- Check out the best Sim cards for your phone, you can normally pick them up from stalls in Airports/train stations or bus stations. Just do a bit of research beforehand into which will give you best value and most data. That was when you arrive, you can save a lot of time and just pick it up straight away. If you’re on a contract, simply check if your destination is covered in your roaming.
- Figure out what mode of transport is the cheapest and safest to your accommodation. I.E a tuck-tuck compared to the tocal bus – note: In some countries taxis are cheaper but more dangerous ( Private taxi’s like Uber or Grab are much safer, cheaper and less likely to rip you off).
- If you do want to take a Taxi, find out which are registered and not scam-artists beforehand (there’s a lot of them especially around Airports). If you go for the bus, try to find out which route the bus takes; nothing worse than arriving in a new country missing it or getting on the wrong one because you didn’t read the timetable or were misinformed
- Have a screenshot of the route to your accommodation handy. It helps to get there quicker, but also you know if your taxi/tuk-tuk/bus is going off route and not deviating.
- Book a night or two in your accommodation in advance. I’ve learnt over the years not to book much in advance, as I might not like the place. The only time I do is when I first arrive in a new country or region but only for a night or two.
- Try your hardest not to look like a tourist – The more you look like a tourist the bigger the target you look like.
Long term solo backpackers learn to keep plans loose
As I mentioned above, the longer and more experienced you get, the less likely you’re going to actually have a stone wall plan. The reason though? Well from your very first trip you’re most likely to find out plans can change and turn into dust just like that. It’s one of the biggest solo backpacking tips I can give; Don’t over plan!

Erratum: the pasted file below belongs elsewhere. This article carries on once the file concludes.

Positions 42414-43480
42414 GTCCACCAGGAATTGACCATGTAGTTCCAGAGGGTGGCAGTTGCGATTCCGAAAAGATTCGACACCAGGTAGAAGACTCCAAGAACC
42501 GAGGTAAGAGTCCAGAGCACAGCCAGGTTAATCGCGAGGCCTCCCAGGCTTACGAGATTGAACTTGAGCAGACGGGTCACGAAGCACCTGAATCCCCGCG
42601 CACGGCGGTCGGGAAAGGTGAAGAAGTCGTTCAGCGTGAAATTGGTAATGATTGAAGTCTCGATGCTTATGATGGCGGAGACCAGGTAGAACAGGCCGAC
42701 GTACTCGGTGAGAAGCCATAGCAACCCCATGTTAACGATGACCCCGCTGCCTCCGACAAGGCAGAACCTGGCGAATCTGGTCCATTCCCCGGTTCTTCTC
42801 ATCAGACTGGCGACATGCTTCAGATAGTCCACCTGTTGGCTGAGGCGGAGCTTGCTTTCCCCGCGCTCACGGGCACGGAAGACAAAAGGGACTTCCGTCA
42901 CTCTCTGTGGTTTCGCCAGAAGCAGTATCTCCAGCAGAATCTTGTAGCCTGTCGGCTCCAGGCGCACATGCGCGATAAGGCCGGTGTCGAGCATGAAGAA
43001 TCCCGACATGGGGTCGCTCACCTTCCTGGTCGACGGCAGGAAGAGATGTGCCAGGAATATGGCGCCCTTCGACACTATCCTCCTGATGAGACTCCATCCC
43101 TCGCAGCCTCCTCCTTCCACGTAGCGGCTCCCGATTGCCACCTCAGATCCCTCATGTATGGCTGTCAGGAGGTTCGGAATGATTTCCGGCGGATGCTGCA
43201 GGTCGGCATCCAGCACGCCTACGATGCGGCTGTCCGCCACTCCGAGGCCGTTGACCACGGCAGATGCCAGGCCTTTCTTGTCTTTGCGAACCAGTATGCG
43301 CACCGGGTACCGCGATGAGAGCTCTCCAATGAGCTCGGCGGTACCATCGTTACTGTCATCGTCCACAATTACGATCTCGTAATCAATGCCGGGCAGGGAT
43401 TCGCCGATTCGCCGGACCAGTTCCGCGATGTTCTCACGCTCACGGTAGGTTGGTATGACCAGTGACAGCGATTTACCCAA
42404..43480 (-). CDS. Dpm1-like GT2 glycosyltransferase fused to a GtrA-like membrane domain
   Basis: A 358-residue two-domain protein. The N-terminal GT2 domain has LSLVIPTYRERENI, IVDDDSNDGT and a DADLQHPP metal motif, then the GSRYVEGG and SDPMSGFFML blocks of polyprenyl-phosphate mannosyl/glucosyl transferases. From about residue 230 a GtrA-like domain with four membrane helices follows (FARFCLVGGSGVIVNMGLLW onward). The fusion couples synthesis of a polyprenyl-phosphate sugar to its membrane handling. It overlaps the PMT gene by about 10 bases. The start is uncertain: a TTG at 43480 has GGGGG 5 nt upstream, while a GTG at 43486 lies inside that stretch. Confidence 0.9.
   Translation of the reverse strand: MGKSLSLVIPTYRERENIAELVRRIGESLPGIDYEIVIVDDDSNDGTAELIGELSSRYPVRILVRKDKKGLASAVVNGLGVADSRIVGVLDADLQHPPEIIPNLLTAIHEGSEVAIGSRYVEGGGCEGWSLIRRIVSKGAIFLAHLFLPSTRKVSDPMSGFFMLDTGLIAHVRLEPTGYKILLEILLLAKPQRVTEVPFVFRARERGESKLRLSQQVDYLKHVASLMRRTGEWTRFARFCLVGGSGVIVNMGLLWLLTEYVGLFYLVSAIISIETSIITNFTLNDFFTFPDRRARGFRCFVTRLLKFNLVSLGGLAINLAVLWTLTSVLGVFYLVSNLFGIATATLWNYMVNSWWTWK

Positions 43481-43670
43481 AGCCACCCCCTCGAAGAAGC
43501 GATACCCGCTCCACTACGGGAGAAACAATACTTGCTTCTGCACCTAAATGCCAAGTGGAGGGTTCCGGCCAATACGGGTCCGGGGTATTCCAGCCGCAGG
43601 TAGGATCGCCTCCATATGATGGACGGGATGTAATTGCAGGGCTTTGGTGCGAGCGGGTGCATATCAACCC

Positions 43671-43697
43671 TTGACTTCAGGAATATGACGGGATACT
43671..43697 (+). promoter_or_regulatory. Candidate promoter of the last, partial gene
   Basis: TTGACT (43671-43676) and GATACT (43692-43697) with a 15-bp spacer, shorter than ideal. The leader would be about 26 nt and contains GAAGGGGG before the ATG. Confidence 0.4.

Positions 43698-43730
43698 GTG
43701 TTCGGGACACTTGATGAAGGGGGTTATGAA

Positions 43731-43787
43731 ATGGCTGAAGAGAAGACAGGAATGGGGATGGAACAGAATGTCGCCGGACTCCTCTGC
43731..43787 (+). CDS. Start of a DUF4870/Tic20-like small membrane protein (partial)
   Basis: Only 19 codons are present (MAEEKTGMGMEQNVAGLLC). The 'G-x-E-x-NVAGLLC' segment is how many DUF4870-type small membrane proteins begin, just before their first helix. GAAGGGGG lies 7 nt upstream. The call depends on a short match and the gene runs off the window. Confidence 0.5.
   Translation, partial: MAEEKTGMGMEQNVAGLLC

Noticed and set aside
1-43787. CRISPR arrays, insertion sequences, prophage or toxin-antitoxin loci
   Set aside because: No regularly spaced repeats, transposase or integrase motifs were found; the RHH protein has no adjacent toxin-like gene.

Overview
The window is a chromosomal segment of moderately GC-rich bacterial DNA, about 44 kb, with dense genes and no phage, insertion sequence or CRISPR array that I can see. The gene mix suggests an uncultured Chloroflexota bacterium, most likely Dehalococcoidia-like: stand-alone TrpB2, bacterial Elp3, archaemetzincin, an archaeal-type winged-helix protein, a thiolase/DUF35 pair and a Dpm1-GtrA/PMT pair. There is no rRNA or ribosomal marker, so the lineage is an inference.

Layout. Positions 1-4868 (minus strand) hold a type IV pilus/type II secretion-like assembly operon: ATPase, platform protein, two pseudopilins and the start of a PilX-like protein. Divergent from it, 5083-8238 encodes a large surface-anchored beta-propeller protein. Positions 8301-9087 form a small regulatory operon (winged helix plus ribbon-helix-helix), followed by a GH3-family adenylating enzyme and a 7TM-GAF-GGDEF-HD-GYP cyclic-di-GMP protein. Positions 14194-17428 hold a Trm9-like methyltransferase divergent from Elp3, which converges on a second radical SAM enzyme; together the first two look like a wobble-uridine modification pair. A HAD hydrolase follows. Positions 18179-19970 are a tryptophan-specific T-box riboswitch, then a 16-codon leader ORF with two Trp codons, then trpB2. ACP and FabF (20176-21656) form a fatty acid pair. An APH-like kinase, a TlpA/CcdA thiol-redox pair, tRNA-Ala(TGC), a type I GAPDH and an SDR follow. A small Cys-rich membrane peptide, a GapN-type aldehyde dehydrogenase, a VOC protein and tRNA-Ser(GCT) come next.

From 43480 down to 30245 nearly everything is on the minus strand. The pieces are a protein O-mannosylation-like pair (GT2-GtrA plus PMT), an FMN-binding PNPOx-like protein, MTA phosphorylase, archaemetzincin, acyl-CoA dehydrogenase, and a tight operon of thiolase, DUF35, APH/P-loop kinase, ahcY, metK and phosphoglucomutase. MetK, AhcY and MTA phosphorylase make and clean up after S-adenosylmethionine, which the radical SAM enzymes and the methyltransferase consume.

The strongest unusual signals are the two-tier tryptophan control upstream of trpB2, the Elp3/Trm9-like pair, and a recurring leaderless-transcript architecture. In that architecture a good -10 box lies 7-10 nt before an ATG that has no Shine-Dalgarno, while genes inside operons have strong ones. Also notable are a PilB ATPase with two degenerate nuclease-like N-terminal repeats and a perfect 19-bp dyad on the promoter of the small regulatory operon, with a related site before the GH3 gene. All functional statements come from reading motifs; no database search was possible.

Before we carry on with this point, remember I’m talking about long term solo backpacking, not a few days or a couple of weeks type of trip. I mean those of us who travel for months and years on end. I understand those with short timeframes having the want and need to cram as much in as possible, but if you try and do that as a long term solo backpacker, you will just burn yourself out. Long term solo backpacking is a marathon not a sprint. No need to be in a rush to do anything.
That’s not to say all long term solo backpackers completely discard having plans, there is nothing wrong with that, just keep it loose and flexible. You never know what will pop up, how your plans can change. You could meet somebody and your trip goes in a completely different direction, if you’re like me, end up in a different continent, you might fall in love with your destination and stay longer than anticipated. There are so many different variables.
You shouldn’t get planning confused with researching though. While it’s good to keep your plans loose, good research into your destination will be a big help to your trip. Researching about your destination gives you a good insight, so if plans do change, if you go of course you’re still in the know. And good research helps prepare you for any mishaps or surprises along the way.
Solo backpackers learn to Pack light but pack accordingly
I’m 100% sure, you’ve probably seen this in every solo backpacker tips you’ve read. The thing is we’ve all fallen into the trap of overpacking for our first trip; no matter how light we think we’ve packed. This is one of those solo backpacker lessons you can only figure out for yourself. You’ll know if you’ve overpacked or not.
Just to entertain you though, this is how it could go down. You think you’ve only packed the essentials. But, as your trip starts, you’ll realise you don’t need this, you don’t need that, why did you think that was essential. As you move around, you’ll leave a trail of items you’ve ditched. That bulky lonely planet book weighing your bag down will be the first to go. Then you’ll accidentally on purpose leave items of clothing as you move place to place.
But here’s the thing, the more you ditch, the better it will feel, but you’ll still want it to be lighter. You get to a point where you have to stop, knowing you need to keep what you have. The worst though is if the weather changes, and you need something that you ditched weeks ago.
So how do solo backpackers win this battle? You have to pack accordingly. Go back to your research, check out what type of weather season you’ll be traveling through. Of course for us long term solo backpackers, that’s not so easy. So a solo backpacker tip is balance it out. Be prepared for all weather, but don’t overstuff with two of everything.